By Gina Lee
Investing.com – Asia Pacific stocks were mixed Friday morning, finding their feet on the first trading day of July. Investors await U.S. employment data even as they continue digesting economic data from the U.S. and China.
South Korea’s KOSPI inched up 0.10% by10 PM ET (2 AM GMT). According to data released earlier in the day, the country’s consumer price index rose a lower-than-expected 2.4% year-on-year in June.
China’s Shanghai Composite slid 1.45% and the Shenzhen Component fell 1.27%. The Caixin purchasing managers’ index (PMI) for June, released on Thursday, was also a lower-than-expected 51.3.
Hong Kong’s Hang Seng Index fell 1.4%, with markets reopening after a holiday.
Japan’s Nikkei 225 was up 0.34% and in Australia, the ASX 200 was up 0.28%.
U.S. shares steadied after the S&P 500 posted its longest winning streak since February 2021. Economic data released on Thursday said that the Institute of Supply Management (ISM) manufacturing PMI was a slightly lower-than-expected 60.6 in June and that a lower-than-forecast 364,000 initial jobless claims were filed throughout the past week.
Investors now await the country’s jobs report for June, including non-farm payrolls, due later in the day. The data is expected to provide clues as to when the U.S. Federal Reserve could begin the asset tapering and interest rate hikes hinted at in June’s policy decision.
Philadelphia Fed President Patrick Harker said cutting asset purchases by $10 billion a month might be reasonable and that he favored starting the process in 2021, according to a report. The International Monetary Fund also predicted that the central bank could begin asset tapering in the first half of 2022, and hike interest rates later in 2022 or in early 2023.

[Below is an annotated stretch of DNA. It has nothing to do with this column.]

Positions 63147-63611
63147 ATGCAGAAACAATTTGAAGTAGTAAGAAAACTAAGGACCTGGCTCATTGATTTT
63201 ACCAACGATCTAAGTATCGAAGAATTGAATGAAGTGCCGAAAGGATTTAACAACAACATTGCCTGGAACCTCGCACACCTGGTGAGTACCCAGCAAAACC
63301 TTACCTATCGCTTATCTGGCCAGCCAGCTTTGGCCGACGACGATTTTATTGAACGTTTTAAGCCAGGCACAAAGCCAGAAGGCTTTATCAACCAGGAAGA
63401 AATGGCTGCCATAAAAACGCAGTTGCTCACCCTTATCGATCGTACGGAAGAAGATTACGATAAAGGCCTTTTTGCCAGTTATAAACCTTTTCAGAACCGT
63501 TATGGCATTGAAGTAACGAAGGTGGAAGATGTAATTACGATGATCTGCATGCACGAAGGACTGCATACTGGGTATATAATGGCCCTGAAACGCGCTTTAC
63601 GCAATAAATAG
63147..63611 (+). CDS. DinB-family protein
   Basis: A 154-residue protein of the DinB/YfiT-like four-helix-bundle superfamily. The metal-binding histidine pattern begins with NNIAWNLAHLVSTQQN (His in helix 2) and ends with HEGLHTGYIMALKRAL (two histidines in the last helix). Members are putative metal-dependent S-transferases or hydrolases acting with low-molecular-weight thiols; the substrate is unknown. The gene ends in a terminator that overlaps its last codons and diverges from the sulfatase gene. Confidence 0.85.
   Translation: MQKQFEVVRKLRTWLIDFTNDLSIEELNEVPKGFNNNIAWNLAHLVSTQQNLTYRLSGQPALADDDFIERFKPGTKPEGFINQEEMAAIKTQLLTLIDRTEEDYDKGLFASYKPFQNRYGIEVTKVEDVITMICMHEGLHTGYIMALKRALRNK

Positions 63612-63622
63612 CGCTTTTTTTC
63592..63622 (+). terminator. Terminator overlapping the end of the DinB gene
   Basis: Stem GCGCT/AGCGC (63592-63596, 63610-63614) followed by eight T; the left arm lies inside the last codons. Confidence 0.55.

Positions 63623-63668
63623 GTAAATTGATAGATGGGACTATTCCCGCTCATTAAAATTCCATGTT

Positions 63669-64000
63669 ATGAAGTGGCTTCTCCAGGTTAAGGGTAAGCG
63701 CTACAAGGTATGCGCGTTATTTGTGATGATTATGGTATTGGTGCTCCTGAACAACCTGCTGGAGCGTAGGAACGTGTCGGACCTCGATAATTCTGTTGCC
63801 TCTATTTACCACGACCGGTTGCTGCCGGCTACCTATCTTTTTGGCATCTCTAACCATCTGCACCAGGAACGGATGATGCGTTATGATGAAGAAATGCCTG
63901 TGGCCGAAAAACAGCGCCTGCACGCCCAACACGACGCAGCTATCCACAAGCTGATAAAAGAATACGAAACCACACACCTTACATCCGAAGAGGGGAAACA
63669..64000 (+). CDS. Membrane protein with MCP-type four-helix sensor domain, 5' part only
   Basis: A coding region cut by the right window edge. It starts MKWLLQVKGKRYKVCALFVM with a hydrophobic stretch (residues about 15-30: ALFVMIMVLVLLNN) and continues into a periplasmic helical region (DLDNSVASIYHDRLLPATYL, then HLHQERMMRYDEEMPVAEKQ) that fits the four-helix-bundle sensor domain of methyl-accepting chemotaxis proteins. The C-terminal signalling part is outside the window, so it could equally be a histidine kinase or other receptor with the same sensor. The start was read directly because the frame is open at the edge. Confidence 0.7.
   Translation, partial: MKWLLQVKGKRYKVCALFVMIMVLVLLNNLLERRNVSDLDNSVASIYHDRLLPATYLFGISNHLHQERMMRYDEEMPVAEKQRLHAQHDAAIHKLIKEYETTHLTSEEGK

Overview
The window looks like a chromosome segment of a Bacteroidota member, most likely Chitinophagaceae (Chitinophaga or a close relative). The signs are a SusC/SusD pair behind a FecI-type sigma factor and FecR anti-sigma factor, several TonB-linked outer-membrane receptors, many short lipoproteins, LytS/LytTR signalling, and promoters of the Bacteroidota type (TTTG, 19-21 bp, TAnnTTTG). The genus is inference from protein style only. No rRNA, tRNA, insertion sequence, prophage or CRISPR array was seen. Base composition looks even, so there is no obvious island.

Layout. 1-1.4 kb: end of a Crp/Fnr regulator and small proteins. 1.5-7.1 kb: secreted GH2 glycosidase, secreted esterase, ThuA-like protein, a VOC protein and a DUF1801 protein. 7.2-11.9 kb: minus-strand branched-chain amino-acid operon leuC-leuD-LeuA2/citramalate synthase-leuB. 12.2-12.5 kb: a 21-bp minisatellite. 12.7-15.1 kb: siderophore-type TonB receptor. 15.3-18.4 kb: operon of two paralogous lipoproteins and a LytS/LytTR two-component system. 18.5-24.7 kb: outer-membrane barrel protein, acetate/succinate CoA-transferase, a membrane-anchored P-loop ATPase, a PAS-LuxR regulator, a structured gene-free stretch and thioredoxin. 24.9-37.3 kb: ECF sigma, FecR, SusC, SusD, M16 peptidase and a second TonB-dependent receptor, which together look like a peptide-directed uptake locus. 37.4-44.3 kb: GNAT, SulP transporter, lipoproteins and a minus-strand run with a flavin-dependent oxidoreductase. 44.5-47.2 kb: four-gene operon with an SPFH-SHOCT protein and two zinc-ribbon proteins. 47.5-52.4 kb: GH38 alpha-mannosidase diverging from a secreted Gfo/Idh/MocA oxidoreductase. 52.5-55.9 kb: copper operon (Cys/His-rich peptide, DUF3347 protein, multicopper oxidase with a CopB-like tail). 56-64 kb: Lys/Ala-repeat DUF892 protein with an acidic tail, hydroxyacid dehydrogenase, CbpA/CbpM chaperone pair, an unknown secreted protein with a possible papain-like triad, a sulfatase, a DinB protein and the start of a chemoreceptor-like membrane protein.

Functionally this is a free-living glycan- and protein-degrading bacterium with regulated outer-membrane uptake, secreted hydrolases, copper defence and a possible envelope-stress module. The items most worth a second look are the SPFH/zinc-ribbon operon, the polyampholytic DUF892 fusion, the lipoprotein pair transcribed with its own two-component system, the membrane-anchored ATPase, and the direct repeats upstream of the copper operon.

“With economic and earnings growth prospects robust, policy accommodative, and valuations still appealing relative to bonds, we believe the current environment is supportive of further equity gains,” UBS Global Wealth Management chief investment officer Mark Haefele said in a note.
Across the Atlantic, European Central Bank President Christine Lagarde will also speak later in the day.
Meanwhile, the Delta variant of the COVID-19 virus remains a concern, with the U.S. warning that it could eclipse other variants in the nation within weeks. Hong Kong also said that a hotel cleaner has tested preliminarily positive for the variant, dashing hopes that the city has nipped its latest variant outbreak in the bud.
However, Johnson&Johnson (NYSE:JNJ) said its single-shot COVID-19 vaccine neutralizes the Delta variant and provides durable protection against infection more broadly, following Moderna Inc.'s (NASDAQ:MRNA) claims that its vaccine also offered protection against the variant earlier in the week.
In cryptocurrencies, Robinhood Markets Inc. turned investors’ attention towards the sector as it filed for an initial public offering on Thursday, saying that 17% of its first-quarter transaction-based revenue came from digital coins.
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